Summertime and the Reading is Easy…

ReadingthuRsday-R2I am gearing up for summertime. I found my flip flops. I bought some sunscreen. I decided on some projects I want to complete. More importantly, I started my reading list for summer. I started tracking down where I can borrow most of the books, and of course, my local public library was my first stop. Happily, I am able to obtain almost all of my books from the library.090528-vacation-reading.hmedium

Summer reading is different from winter reading. When I read in the winter, I almost always curl up in a warm spot in the house. A cat usually helps me read by either sitting on me or trying to sit on my book. However, when I read in the summer, I am all over the place. I read inside the house and outside, seeking either shade or sun depending on the temperature and mood. I usually hope to read on an airplane. I always wish to read on the beach. The feel of sand on my feet and a book in my hand is just too grand. I find I am a little more adventuresome in my reading choices in the summer because I have the illusion of more time to read. I seek the air-conditioned library a little more often. I dream of going to secondhand book stores and yard sales and finding some literary treasures.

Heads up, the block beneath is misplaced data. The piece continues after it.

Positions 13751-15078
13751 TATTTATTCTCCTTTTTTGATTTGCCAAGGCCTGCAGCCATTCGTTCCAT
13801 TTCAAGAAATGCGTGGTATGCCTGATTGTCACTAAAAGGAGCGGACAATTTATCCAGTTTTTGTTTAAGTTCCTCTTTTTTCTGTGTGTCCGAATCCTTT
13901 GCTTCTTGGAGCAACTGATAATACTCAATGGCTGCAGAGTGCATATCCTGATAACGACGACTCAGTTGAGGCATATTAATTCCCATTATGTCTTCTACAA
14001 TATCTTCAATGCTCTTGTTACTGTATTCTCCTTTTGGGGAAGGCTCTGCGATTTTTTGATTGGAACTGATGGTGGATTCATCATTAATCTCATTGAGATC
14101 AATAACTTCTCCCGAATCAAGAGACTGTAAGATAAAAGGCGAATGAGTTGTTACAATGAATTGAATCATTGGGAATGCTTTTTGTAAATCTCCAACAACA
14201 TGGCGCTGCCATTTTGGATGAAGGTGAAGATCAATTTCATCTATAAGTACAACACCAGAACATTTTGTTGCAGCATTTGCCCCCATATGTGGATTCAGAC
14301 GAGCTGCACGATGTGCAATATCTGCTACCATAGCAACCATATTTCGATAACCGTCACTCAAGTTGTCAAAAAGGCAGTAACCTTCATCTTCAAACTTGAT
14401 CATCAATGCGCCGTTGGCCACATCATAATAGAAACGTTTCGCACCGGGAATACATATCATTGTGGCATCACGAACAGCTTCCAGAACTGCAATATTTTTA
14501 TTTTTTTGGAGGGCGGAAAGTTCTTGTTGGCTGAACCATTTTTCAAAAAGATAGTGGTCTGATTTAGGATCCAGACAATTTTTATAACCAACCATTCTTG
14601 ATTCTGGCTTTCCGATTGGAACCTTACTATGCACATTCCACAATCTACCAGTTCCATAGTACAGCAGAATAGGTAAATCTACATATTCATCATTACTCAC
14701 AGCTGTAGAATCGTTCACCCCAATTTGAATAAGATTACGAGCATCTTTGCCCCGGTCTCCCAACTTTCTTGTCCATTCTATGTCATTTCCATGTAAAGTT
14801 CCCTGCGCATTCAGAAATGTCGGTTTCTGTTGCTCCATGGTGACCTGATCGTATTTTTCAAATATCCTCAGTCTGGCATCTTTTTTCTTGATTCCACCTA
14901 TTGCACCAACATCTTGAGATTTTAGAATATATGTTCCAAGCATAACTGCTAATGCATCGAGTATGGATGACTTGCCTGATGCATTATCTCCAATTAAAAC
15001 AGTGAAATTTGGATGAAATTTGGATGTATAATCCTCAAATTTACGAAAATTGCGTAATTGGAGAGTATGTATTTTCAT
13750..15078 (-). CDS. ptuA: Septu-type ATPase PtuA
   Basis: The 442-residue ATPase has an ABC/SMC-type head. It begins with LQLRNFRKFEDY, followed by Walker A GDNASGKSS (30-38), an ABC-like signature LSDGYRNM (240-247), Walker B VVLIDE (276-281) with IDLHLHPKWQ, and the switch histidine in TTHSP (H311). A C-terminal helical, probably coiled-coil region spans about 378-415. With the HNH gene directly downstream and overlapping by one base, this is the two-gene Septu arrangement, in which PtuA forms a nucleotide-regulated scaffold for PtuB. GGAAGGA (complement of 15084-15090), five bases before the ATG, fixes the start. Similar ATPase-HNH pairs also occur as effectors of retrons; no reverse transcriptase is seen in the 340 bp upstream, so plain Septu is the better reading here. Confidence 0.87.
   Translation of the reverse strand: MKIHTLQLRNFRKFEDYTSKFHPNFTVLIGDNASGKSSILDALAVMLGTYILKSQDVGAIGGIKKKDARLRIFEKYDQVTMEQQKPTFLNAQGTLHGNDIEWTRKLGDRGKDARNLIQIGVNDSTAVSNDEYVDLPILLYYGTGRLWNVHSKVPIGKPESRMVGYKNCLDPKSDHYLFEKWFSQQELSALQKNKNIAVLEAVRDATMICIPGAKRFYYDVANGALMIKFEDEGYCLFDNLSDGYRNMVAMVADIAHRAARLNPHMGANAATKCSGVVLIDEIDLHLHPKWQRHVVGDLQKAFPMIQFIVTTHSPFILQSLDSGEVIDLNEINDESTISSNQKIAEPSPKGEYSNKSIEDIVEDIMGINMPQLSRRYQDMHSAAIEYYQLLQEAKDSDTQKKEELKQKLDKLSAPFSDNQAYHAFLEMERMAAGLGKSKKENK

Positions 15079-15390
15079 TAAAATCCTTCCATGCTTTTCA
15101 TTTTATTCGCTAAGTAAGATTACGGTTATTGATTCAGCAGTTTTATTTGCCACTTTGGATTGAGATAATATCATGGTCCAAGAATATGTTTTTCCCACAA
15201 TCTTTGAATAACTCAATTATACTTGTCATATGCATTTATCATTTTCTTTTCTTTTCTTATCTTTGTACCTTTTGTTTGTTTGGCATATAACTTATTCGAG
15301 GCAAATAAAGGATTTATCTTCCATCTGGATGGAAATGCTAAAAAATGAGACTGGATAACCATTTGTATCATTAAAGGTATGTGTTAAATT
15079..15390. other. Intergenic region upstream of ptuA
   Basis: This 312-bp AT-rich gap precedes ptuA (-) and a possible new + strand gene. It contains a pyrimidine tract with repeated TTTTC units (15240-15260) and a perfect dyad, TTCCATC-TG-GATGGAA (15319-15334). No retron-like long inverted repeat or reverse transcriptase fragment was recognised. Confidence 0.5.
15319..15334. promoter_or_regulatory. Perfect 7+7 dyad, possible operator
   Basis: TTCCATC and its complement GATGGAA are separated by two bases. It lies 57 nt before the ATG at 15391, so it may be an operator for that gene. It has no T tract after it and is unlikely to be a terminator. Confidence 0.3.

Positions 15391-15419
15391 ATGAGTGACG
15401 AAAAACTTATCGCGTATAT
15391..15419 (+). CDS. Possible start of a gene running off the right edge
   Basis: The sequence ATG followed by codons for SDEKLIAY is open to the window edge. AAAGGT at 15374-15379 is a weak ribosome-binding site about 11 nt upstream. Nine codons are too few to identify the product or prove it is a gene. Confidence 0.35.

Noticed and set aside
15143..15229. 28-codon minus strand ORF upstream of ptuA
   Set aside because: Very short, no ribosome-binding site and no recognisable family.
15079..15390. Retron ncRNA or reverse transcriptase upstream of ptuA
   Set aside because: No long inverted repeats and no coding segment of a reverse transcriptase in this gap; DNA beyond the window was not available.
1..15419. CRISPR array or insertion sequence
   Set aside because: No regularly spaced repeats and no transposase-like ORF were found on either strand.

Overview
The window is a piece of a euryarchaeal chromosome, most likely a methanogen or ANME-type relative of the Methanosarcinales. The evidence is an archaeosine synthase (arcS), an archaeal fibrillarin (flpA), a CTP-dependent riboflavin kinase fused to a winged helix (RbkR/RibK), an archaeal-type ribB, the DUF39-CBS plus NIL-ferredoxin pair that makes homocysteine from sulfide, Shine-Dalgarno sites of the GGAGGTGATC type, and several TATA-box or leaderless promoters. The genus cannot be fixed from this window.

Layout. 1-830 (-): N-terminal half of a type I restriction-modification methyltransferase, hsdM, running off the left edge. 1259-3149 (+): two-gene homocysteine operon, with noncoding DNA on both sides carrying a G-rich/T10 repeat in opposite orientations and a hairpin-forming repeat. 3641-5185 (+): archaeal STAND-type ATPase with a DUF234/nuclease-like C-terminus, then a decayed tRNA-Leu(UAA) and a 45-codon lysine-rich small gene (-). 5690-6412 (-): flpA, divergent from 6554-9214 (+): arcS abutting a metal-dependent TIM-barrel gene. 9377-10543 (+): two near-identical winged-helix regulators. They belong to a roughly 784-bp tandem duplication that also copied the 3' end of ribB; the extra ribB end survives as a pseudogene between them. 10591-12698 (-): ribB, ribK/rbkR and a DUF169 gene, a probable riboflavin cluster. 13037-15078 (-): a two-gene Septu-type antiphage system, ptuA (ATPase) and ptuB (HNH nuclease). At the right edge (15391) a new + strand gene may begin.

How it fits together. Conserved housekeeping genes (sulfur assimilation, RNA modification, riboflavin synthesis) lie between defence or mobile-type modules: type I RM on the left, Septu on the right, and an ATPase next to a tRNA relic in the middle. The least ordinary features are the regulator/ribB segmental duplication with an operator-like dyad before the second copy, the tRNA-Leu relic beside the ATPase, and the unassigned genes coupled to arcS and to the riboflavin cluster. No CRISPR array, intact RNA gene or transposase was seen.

hammockSummertime and reading are joined together in my mind. I think this relationship goes back to riding the bus during the summer as a child and traveling to the local public library. I can still remember the feel of going into the library to seek new books to read for a few weeks and then reading one all the way home. My mother wanted quiet, and I just wanted something to read. Sometimes my choices were books I had already read because I liked the way they sounded, or I liked the stories so much. More often, my choices were new books I had not encountered. Whatever my choices, I loaded up as many as I could legally check out. While I know we did not always ride the bus to the library, it is that image of me sitting on the bus reading all the way home that stays with me so many years later.Kid-Reading-in-the-Car

So, this summer I once again begin my journey with books. I have some favorites I wish to reread. I have some new authors I want to try out. I also have plans for some library browsing and book shopping to round out my selections. I hope each of you has some time to read in the sun, hopefully, at the beach.

We are taking a break from our blog over the summer. We begin posting our blog back in August. So, as you can see, I really will have some extra time to read. Enjoy!


Coach, Mentor, or Both?

karenA couple of weeks ago, I posted some thoughts inspired by Douglas Stone and Sheila Heen’s new book, Thanks for the Feedback: The Science and Art of Receiving Feedback Well. Stone and Heen, professors at Harvard Law School and partners in an international consulting firm, have identified three distinct elements in fully developed feedback. A post on April 15 considered how the first element, appreciation, might look in a community college classroom. The second element is actually a tandem: coaching and mentoring.